So, the conservatism of Gatland is strongly apparent whatever anyone says – the marginal picks such as Biggar, Te’o, Halfpenny, Youngs, Davies and Seymour could all have been replaced by more creative options but it tells you what the Lions coaches think may make the difference as well as the likely style. We shall see.
Meantime there can have been no better warm up than the Champions and Challenge Cup Semi-Finals. The Saracens contingent of Lions tourists were in crushing form, and no surprise that Munster could not make headway against the Vunipolas, Kruis, Itoje and George. Add the indomitable Farrell and they drained the Munster machine, which was malfunctioning already and way off the pace in terms of worrying a team like the defending Champions.
In sunny Lyon, 42,000 chanting Clermont fans and 3,000 intrepid Leinster travellers kept noise levels way above international wavelengths. It was a truly great match of skill, power and pace. The Lions will wonder that they can afford to leave Ringrose at home as he was the player of the match, scoring a try which will live in the memory and containing every skill in the book. He compared rather well to Henshaw who will probably start against the All Blacks. Sexton was also on prime form, but unable to reel in the multi national Clermont team after giving them a quick 15 point lead.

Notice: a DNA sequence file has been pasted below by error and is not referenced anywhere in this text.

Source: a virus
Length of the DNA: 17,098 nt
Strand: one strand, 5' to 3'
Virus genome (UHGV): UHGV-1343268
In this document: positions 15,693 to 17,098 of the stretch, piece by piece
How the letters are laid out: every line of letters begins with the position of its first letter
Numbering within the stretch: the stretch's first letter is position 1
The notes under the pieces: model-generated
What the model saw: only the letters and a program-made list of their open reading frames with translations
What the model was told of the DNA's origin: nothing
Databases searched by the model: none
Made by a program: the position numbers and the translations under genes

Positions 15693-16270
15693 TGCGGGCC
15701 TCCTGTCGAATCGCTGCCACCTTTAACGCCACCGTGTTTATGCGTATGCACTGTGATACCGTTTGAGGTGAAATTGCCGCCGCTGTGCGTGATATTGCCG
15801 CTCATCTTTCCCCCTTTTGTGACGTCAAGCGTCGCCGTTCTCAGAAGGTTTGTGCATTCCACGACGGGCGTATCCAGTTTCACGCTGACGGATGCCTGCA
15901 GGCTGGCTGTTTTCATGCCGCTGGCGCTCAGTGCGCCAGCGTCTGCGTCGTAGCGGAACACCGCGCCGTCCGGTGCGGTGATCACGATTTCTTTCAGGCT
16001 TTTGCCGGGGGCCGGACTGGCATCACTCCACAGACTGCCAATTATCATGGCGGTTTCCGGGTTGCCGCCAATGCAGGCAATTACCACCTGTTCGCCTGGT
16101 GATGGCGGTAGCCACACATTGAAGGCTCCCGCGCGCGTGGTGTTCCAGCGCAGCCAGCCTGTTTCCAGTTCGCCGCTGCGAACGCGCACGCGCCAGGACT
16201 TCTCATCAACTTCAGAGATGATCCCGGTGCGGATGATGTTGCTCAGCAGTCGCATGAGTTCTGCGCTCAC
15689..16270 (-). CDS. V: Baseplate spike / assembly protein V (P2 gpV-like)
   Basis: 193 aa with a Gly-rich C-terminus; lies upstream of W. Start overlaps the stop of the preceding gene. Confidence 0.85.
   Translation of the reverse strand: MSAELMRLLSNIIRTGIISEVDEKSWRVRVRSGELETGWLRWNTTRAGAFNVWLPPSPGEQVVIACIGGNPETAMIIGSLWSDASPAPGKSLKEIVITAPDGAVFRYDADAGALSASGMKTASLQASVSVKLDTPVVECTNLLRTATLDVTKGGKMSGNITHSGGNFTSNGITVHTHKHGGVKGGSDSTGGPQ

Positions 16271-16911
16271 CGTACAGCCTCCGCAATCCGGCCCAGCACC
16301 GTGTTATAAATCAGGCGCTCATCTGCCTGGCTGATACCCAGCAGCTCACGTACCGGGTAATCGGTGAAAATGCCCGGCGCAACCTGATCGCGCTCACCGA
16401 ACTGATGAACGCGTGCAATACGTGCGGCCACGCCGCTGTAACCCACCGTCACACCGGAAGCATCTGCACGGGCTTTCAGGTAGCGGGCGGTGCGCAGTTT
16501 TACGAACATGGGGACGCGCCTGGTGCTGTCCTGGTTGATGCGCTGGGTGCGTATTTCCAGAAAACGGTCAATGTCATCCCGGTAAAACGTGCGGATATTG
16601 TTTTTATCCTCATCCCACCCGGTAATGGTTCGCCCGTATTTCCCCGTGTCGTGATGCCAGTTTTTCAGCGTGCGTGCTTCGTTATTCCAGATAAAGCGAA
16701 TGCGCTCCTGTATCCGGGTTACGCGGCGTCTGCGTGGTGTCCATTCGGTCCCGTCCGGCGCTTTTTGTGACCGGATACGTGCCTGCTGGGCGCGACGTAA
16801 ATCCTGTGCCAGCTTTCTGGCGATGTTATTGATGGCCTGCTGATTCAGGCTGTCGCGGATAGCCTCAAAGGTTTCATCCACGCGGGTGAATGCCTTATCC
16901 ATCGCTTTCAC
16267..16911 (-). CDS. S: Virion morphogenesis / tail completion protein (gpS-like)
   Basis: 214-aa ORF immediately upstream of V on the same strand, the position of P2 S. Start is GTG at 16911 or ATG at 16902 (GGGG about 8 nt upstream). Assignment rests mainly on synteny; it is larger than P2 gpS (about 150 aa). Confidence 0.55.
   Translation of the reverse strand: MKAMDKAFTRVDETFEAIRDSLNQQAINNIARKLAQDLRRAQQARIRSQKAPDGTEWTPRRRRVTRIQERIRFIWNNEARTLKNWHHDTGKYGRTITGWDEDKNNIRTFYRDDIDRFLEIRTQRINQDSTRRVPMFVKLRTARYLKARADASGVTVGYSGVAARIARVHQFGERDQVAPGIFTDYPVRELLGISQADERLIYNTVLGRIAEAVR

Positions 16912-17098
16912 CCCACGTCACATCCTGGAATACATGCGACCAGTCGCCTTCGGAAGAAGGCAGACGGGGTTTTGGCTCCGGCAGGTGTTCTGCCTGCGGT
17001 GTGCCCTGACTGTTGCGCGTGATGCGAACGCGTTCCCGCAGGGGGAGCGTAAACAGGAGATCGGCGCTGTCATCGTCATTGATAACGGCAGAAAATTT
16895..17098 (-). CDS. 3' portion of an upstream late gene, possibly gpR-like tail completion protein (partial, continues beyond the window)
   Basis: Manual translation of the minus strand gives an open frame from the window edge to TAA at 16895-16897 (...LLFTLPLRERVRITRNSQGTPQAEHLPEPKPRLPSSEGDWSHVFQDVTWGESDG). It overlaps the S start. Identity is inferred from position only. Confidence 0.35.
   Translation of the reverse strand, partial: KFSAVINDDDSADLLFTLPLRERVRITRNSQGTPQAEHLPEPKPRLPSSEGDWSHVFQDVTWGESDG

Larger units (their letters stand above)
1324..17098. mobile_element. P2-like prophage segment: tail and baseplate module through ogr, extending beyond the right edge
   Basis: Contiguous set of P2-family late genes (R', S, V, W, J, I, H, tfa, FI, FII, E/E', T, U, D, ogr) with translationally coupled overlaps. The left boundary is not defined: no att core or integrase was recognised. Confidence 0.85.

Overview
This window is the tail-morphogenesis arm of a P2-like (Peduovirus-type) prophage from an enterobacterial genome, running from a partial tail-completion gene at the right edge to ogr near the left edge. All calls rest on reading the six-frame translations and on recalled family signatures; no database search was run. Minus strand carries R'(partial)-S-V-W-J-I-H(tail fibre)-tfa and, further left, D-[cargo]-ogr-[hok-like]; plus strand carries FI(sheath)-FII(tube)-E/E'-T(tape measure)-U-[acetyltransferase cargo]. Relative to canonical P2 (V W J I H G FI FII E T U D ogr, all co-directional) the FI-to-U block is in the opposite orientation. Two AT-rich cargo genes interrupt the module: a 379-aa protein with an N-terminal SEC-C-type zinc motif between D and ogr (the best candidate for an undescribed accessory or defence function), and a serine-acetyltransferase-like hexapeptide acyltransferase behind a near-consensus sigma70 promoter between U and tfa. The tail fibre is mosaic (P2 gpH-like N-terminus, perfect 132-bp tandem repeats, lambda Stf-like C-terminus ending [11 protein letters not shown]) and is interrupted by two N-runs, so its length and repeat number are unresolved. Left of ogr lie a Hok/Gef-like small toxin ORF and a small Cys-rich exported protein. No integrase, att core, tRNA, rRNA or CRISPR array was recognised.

Elsewhere Toby Faletau continued his exceptional form for Bath in their dramatic last minute defeat to Stade Francais, and his man of the match performance against Gloucester last weekend shows one benefit of mid season injuries as he is fresh and pacey. He must start for the Lions, Vunipola or not.